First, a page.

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Welcoming Sabbath


Slowly the west reaches for clothes of new colours
which it passes to a row of ancient trees.
You look, and soon these two worlds both leave you,
one part climbs toward heaven, one sinks to earth,

leaving you, not really belonging to either,
not so helplessly dark as that house that is silent,
not so unswervingly given to the eternal as that thing
that turns to a star each night and climbs –

leaving you (it is impossible to untangle the threads)
your own life, timid and standing high and growing,
so that, sometimes blocked in, sometimes reaching out,
one moment your life is a stone in you, and the next, a star.

-Rainer Maria Rilke, from The Soul is Her for Its Own Joy

I feel inspired to post this evening to welcome in the Sabbath. My beloved and I have tried different ways of practicing Sabbath-keeping over the years and after our summer travels we have returned to a renewed commitment to this practice. For us the Jewish day of Sabbath is a more natural rhythm to our week and so beginning this evening we turn off the computer and the phone, we light a candle, and we turn to each other for a day of rest and delight. This particular Sabbath feels especially significant because it is also the New Moon. I love that in both Jewish and Christian tradition day begins with night and in the Jewish lunar calendar each month begins with the moon in its phase of blackest sky. The New Moon is a time for new beginnings, to hold in our hearts the things we long to see wax and grow into fullness. 

A week ago I went to the Tacoma Art Museum to see the exhibit of the St. John’s Bible.  I was gifted with a set of volumes by an anonymous and very generous person and these have provided such a depth of inspiration for which I continue to be grateful.  It was a gift to see the original pages in person, the luminous quality of the vellum on which they were produced, the raised gold lettering that shimmers and reflects in the light, the letters painstakingly written. 

An unexpected delight was another exhibit I discovered there, a version of Renaissance composer Thomas Tallis’ work Spem in Alium which I had never heard before.  This piece of music was designed for eight choirs of five voices each. The artist Janet Cardiff recorded each voice individually and then created an installation of forty speakers around a room facing inward.  Each speaker plays one of the voices so you can walk around the room and here the subtleties of each thread or sit in the middle and let the music rise and fall over you in luscious cascades.  It was an intoxicating experience and part of what led to my inspiration for the Poetry Party last Monday.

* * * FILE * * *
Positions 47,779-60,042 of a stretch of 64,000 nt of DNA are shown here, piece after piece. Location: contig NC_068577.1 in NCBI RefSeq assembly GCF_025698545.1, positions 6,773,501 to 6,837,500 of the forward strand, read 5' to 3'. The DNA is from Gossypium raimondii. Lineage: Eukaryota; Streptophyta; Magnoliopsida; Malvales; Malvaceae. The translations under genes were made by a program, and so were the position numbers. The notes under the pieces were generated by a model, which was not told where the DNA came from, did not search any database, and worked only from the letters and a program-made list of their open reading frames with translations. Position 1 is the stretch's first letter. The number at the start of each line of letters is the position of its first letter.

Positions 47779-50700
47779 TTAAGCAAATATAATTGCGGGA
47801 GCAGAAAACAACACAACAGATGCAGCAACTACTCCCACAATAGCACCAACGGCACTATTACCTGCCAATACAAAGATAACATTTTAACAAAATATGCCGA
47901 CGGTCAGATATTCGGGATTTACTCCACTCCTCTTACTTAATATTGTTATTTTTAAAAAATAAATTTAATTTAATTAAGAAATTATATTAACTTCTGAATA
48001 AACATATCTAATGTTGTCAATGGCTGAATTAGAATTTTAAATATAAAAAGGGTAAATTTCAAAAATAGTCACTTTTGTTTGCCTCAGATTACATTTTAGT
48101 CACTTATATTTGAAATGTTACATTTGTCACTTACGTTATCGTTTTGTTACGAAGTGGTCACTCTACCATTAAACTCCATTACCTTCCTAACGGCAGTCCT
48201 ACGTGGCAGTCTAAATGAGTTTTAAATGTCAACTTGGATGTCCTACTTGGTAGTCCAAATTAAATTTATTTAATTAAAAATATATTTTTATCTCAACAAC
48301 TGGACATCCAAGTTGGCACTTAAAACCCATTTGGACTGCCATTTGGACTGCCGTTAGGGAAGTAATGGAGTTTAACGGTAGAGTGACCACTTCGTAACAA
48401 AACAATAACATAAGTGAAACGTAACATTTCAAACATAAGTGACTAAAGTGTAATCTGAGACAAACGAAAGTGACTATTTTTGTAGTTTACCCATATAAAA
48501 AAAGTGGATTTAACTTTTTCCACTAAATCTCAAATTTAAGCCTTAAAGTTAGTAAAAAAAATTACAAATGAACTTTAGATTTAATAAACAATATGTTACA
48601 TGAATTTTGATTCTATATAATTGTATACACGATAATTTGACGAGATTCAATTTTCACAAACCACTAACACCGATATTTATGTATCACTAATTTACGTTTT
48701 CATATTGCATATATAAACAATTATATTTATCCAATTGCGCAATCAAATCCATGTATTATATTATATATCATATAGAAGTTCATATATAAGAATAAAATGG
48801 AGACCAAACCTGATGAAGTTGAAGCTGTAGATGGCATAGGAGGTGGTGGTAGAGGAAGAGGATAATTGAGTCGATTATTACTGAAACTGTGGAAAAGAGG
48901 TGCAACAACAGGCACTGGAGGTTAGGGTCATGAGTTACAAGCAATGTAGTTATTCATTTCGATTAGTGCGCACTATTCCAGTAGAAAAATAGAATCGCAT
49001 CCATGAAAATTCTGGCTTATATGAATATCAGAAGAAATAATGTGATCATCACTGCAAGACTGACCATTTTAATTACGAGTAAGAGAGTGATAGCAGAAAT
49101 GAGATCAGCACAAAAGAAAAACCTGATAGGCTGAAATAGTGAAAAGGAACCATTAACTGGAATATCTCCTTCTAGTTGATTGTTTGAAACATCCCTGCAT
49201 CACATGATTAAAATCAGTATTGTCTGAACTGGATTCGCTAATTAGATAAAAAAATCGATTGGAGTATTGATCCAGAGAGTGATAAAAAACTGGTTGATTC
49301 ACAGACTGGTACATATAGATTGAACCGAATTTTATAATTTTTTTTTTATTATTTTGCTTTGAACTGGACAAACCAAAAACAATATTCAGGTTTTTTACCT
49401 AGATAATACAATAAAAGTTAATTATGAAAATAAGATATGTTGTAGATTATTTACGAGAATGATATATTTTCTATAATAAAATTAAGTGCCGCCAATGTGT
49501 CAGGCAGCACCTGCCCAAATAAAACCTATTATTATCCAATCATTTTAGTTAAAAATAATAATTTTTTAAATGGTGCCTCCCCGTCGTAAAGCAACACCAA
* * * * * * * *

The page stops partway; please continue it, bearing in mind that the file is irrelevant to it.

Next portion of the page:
I have since downloaded a recording of the piece and below is a free version of it I found on Playlist so I could offer it to your ears. It is not the best recording (and the music doesn’t begin until 12 seconds in), but gives you a sense of the experience.  

If Sabbath offers us a taste of heaven, then Rilke’s sublime poem and Tallis’ Spem in Alium (which means “Sing and Glorify”) ushers in the beauty of the eternal moment.

-Christine Valters Paintner @ Abbey of the Arts

(image of candles taken in the Cathedral in Salzburg, Austria)

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6 Responses

  1. Glad you all enjoyed the Sabbath offerings. I may post more sacred music if I can find good quality ways to post it.

    Bette, I thought of you last night, we went to the beach at sunset and there were drummers playing — magical, and I am sure a post will come out of it soon. ;-)

  2. aah….there’s the Playlist window. got it now :) beautiful beautiful music. reminds me of a Chanticleer cd I had. love hearing the female voices. thank you.

  3. Thank you, Christine, for your beautiful thoughts and equally beautiful music. I was privileged to view the Book of Wisdom at St. John’s during a visio divina with the St. John’s Bible retreat this summer…an awesome experience that I still savor and am grateful for daily. Blessings to you for all the gifts you share.

  4. That moment of time the soul being inbetween….it reminds me of dusk. Last night we had a beautiful sky at dusk. I inserted a haiku into one of the photos I took and put it on my blog. I’m grateful for fragrance and shapes we see that can be so comforting and enlightening.

    I don’t see your downloaded Playlist song here. Did it disappear into the night? :)

    Seeing your candles reminds me to light mine, too. I always feel a higher level of creative energy with the new moon!

  5. Thanks Christine! I enjoyed it. Adding sacred music to Abbey of the Arts, is that new? If so, it’s a great idea. The candles at the top of the photo in the distance look like the head and shoulders of people — and then gradually coming forward, they appear as little lights. Happy Sabbath, from kigen, holding her candle.

  6. Thank you. Christine, for the gift of the lovely music. I can’t imagine how breathtaking it must have been to hear Janet Cardiff’s version!